To better spread out jet noise, O’Hare Airport might start rotating the runways it uses at night on a weekly basis as soon as May under a six-month test approved Tuesday by a special “Fly Quiet” committee.
The group also agreed to shrink the current voluntary “Fly Quiet” hours of 10 p.m. to 7 a.m. so that O’Hare can use more than two runways during the busiest of those hours — between 10 and 11 p.m. and between 5 and 7 a.m.
The recommendations of the Ad Hoc Fly Quiet Committee further fleshes out the first plan to provide some nighttime jet noise relief since O’Hare changed its flight paths as part of an ongoing airfield overhaul in October 2013.
Since that big switch, Chicagoans east of O’Hare and suburbanites west of it have deluged the city with millions of jet noise complaints.
The rotation plan, originally proposed by the city last July, could allow residents roughly eight or more consecutive weeks of night peace and the ability to predict, with 75 percent to 90 percent certainty, what weeks they could face nighttime jet noise. However, it does not address daytime jet noise.
The six-month test of the rotation plan still must navigate several hurdles. It faces a March 11 vote by the full Noise Commission, followed by tweaking and approval by the Federal Aviation Administration and then re-approval by the Noise Commission.
Chicago Aviation Commissioner Ginger Evans hailed the vote Tuesday as a “huge success” that could bring relief by summer. London’s Heathrow Airport also uses a weekly runway rotation, city experts said.
However Evans cautioned that the proposal is just the first step in a long process that could take years. It could well change based on FAA input, public reaction during the six-month test period, the addition of another runway and new aviation technology.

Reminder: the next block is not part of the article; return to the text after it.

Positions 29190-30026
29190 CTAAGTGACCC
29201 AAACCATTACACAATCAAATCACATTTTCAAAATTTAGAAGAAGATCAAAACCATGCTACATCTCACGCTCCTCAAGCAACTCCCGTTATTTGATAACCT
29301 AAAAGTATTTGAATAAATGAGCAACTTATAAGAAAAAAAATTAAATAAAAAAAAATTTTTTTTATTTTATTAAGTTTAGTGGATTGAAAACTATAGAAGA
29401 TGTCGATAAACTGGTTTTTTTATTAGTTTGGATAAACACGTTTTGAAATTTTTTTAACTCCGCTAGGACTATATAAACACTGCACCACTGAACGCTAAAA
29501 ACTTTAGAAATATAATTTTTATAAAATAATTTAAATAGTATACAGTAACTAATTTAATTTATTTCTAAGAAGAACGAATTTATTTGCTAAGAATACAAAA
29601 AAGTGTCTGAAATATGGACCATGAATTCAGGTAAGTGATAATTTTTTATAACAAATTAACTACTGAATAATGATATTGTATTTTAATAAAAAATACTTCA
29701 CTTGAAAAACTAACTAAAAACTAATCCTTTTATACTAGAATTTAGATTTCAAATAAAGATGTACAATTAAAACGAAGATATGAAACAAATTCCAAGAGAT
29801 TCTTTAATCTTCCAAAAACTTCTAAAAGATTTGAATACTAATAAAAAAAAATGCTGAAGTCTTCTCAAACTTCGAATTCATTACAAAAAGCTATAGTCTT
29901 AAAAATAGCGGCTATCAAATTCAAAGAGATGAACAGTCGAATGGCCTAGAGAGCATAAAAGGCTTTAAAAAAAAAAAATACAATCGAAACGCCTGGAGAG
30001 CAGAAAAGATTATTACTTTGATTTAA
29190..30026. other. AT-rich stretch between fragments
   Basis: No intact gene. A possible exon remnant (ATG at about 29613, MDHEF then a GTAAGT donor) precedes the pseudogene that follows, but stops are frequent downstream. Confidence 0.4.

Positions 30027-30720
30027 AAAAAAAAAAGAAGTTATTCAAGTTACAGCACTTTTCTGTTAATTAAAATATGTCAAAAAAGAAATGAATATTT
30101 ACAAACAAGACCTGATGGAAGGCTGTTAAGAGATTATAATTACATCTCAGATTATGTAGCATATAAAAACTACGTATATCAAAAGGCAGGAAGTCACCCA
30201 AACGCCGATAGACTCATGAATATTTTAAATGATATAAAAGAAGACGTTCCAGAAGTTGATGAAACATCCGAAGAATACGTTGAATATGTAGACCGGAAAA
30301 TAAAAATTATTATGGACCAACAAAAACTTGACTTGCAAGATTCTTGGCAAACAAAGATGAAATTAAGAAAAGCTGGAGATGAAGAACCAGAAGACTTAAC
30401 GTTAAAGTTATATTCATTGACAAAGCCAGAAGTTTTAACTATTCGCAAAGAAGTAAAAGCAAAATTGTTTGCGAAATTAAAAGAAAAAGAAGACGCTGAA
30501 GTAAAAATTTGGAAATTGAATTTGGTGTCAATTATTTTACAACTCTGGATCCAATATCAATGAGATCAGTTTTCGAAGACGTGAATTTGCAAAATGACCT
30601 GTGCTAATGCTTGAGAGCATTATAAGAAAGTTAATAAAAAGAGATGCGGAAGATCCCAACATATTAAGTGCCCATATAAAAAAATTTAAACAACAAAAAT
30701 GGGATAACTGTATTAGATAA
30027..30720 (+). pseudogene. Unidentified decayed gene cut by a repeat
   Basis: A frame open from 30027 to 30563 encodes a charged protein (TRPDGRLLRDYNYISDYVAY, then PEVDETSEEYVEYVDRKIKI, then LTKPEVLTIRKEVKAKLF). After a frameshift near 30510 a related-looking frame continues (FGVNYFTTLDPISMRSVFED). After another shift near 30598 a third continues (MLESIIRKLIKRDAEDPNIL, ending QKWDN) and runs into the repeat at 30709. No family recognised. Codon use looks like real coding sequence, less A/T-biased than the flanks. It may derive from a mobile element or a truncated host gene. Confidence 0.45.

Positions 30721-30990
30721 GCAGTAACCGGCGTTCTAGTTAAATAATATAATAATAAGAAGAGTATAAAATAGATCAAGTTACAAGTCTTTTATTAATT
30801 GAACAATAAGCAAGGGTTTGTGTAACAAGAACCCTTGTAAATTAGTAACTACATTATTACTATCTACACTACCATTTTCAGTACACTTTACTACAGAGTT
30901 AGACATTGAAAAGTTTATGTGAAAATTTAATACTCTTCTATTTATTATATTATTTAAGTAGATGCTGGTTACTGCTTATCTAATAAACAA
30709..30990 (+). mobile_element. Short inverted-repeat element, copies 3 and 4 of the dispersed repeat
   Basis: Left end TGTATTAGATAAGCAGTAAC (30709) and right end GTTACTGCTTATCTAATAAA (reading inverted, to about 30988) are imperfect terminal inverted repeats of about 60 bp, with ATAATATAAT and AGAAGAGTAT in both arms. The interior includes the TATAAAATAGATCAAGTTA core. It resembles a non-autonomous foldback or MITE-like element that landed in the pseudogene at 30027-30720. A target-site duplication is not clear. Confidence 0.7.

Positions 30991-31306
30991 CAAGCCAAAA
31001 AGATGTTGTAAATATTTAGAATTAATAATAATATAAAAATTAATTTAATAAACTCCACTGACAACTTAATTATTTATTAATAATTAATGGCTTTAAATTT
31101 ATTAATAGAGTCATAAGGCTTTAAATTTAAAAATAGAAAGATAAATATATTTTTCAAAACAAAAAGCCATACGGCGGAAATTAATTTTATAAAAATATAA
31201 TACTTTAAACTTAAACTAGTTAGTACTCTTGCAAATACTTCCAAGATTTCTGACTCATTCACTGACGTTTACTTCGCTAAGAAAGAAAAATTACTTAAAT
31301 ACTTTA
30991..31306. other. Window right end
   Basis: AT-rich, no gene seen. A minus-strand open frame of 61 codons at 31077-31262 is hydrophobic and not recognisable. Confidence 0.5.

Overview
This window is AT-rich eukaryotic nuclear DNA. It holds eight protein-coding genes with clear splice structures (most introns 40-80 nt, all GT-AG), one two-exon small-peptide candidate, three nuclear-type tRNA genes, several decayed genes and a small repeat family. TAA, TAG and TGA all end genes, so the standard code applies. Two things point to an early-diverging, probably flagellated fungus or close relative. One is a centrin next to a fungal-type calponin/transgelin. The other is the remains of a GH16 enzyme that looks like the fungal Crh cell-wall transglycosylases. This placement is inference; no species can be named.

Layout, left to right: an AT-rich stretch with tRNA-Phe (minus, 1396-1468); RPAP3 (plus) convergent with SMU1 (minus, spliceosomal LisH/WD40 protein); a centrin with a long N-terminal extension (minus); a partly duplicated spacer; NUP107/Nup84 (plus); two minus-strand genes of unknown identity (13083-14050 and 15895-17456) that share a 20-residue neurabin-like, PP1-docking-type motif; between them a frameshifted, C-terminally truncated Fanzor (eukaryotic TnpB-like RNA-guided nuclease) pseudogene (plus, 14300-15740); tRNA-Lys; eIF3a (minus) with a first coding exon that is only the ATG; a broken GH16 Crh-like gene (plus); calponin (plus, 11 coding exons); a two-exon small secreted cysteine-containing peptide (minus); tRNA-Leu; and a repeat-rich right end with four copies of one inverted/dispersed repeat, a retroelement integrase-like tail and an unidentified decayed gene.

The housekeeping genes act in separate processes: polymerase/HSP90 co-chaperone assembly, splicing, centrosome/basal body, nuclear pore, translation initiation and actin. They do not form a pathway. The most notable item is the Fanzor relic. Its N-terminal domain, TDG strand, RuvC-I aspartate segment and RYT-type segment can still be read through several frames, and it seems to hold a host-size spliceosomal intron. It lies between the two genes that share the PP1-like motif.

“This is a hugely important step today, but it is a gradual, incremental process of improvement,” Evans told reporters during a brief interview after the vote.
The vote came despite the recommendation by JDA Aviation Technology Solutions, a consultant for the Suburban O’Hare Commission, that daily night runway rotations would be easier to achieve. Weekly rotations could be thrown off whack by heavy snows that can stall runway plowing for days, wind direction, unexpected runway maintenance and the operations of up to 27 heavier planes per night that require longer runways, JDA experts said.
The city aviation department’s consultant doubted all 27 “heavies” would need the airfield’s longest runways. He insisted that maintenance could be addressed in a weekly schedule and that wind direction should only interfere with weekly rotations 10 percent to 25 percent of the time.
While all nine members of the Fly Quiet Committee approved the weekly night rotation plan, only seven OK’d the concept of narrowing the traditional Fly Quiet window to between roughly 11 p.m. and 5 a.m. and giving O’Hare the flexibility to use more than two runways, if needed, just before and after that window.
Representatives of the City’s 41st Ward and Des Plaines both cast no votes.
“They are altering Fly Quiet,” 41st Ward representative Catherine Dunlap said later. “I’m concerned about narrowing [the Fly Quiet hours] at both ends.”
Throwing another possible wrinkle into the rotation plan is a proposal by Ald. Anthony Napolitano (41st) demanding that O’Hare keep open two diagonal runways slated for closure unless the City Council votes otherwise. The Council also would have to approve future runway changes under the proposed ordinance.
Napolitano’s chief of staff, Chris Vittorio, said Tuesday that the chair of the City Council’s Aviation Committee, Michael Zalewski, has promised to schedule a hearing on the proposed ordinance by March 16. Zalewski could not be reached for comment Tuesday.
Napolitano will be meeting with every alderman on the committee before then, and “we’re optimistic” the ordinance will pass, Vittorio said.